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Supporting Innovation

Part of the debate – in the Scottish Parliament on 8th October 2019.

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Photo of Jamie Halcro Johnston Jamie Halcro Johnston Conservative

Innovation should be a driving force in our economy. It is through renewal, invention and creation that economies thrive, and the pace of that change has increased.

In our lifetimes, the instinct for innovation has only strengthened, and the world moves forward at an ever-faster rate. We should certainly consider the challenges that arise from that; it is also worth considering the enormous, world-changing advantages that we have seen.

Innovation is the main source of sustainable economic growth. We know that, in recent years, Scotland’s economic growth has lagged behind that of the rest of the UK.

I draw attention to sustainability, because sometimes it seems that we in Parliament are expected to look on economic growth and productivity as being somehow unsustainable. Although it is right to look beyond the simple gross domestic product of a country, it is wrong to consider growth in itself as a negative thing.

Members might wish to reflect on how innovation has benefited our wider environment. We need look only to the significant decline in the cost of technologies such as offshore wind in recent years to see the environmental benefits.

Much innovation is about how we can manage resources better and be more efficient. Ultimately, the world will go forward; the challenge to individual countries is to seize the opportunities that that presents. The challenge is to be at the forefront of change and to help to shape the future, rather than simply to be shaped by it. If we are to succeed in that, Scotland and the wider UK must create the frameworks for success. Building the conditions for innovation across Scotland will be a key part of that.

We have seen positive work in the city region deals across Scotland. The projects have brought the UK Government, the Scottish Government, local authorities and other partners together in a common aim. They are promising starting points, but they must be regarded as laying the foundations rather than as examples of investment as an end point in itself.

In my region—the Highlands and Islands—opportunities have been seized. The European Marine Energy Centre in Orkney is a case in point. I have been pleased to welcome colleagues including Alexander Burnett to EMEC, to see for themselves the world-leading advances in tidal and wave-energy technology that are happening there.

Our universities must be key drivers of innovation. Some of that work has been taking place in the University of the Highlands and Islands, Heriot-Watt University and many other institutions in Scotland.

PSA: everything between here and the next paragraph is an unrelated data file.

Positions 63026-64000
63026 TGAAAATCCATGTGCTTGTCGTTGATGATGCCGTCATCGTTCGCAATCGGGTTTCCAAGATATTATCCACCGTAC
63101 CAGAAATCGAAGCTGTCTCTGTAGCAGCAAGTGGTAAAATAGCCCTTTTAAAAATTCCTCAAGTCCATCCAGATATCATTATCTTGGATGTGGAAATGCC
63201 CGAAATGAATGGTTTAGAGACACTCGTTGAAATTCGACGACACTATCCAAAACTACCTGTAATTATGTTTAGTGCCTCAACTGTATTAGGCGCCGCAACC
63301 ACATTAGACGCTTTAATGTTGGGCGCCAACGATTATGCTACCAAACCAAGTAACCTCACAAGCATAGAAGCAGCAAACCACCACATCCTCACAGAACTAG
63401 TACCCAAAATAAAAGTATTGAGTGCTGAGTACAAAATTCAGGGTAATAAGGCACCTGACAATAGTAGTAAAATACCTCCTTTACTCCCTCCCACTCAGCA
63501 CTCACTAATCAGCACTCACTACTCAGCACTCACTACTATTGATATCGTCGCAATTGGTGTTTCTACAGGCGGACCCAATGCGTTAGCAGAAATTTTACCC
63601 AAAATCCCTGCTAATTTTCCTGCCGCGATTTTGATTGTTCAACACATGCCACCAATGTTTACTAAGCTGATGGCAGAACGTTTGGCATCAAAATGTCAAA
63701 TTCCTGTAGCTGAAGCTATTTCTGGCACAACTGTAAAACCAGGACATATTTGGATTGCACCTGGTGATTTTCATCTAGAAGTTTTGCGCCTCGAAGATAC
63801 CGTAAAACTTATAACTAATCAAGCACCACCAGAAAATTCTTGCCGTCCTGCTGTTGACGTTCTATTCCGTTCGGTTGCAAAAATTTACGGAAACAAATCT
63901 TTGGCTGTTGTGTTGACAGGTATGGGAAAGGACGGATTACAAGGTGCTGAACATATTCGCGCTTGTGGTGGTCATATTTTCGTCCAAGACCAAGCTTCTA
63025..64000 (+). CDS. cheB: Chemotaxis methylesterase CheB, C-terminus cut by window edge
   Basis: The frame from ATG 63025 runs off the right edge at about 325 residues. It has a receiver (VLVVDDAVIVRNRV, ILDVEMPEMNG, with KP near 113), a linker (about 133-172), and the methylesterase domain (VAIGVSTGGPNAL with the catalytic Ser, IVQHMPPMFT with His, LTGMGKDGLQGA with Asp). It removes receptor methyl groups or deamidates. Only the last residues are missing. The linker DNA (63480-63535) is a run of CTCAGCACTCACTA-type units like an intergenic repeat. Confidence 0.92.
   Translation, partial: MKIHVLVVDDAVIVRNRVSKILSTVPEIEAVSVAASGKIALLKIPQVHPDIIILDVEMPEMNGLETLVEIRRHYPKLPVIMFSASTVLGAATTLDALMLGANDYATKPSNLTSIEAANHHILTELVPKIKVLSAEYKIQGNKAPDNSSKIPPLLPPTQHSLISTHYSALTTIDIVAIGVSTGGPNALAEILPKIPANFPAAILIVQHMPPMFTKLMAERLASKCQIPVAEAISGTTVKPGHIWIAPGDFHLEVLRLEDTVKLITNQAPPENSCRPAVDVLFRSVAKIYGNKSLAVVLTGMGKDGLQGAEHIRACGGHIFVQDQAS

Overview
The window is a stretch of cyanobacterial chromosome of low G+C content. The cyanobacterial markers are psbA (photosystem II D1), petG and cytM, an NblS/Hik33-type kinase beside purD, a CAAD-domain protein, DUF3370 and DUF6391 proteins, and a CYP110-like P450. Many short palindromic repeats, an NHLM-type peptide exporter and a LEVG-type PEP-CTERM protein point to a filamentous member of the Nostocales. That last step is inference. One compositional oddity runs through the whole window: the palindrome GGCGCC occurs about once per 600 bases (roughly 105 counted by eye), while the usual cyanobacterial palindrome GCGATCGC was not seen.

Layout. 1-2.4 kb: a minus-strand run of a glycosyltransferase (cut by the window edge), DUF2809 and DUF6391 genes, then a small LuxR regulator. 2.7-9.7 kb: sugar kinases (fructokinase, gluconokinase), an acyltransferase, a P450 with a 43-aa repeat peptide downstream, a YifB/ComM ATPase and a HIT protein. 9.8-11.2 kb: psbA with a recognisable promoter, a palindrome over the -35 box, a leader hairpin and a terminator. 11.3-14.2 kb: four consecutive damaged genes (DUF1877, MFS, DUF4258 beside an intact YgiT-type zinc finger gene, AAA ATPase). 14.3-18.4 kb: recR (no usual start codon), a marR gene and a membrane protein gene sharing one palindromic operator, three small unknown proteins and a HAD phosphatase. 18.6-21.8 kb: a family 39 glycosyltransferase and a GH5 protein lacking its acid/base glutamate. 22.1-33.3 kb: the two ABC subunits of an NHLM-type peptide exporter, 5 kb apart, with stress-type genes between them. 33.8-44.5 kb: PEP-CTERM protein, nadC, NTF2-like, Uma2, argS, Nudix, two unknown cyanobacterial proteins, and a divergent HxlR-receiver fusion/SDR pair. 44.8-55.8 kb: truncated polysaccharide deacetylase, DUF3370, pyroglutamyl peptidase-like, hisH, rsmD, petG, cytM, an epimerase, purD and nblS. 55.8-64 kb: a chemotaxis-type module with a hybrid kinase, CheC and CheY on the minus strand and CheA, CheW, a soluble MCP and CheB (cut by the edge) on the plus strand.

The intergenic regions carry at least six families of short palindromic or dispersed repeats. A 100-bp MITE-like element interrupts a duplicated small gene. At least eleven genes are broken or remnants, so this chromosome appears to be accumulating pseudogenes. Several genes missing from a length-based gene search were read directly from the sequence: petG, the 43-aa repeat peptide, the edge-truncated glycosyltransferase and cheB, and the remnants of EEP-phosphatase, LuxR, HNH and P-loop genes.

Collaboration must extend further—into industries in which productivity growth has not been as significant as we might have hoped it would be. For too many years, industries such as construction have lagged behind. The Parliament’s Economy, Energy and Fair Work Committee explored that issue recently.

In many sectors, a technological revolution is just over the horizon. Change is coming, and the basis for that change is skills—an issue to which I have returned time and again. Learning is central. Our universities can be creative hubs, but the process must begin earlier, because there remains a skills gap in Scotland between what employers need and what is available in our labour market, and the answer to that problem will be found at an earlier stage in education. Innovation and enterprise education and science, technology, engineering and mathematics education must all be improved if we are to build the skills base that we need.

Scottish Conservatives have called for greater links between business and schools—some of our proposals were taken forward by the Scottish Government as part of the developing the young workforce programme. I welcome that. There is still time for recommendations to be delivered. However, that should not happen in a piecemeal fashion; rather, we should be looking for systematic change at national level.

A focus on STEM education is vital, but in recent years the hard work has not been done. We hoped that improvements were coming; instead, the number of employers who report skills shortages in STEM areas is increasing. That is a finding of a report on the Scottish Government’s STEM strategy.

We should be forthright about making innovation an important part of what Government encourages and supports. It must be in every ministerial portfolio, from education to health and from transport to business. That approach requires co-operative working at all levels of government. Above all, it requires commitment and a Parliament that respects business and entrepreneurship and their role in our economy.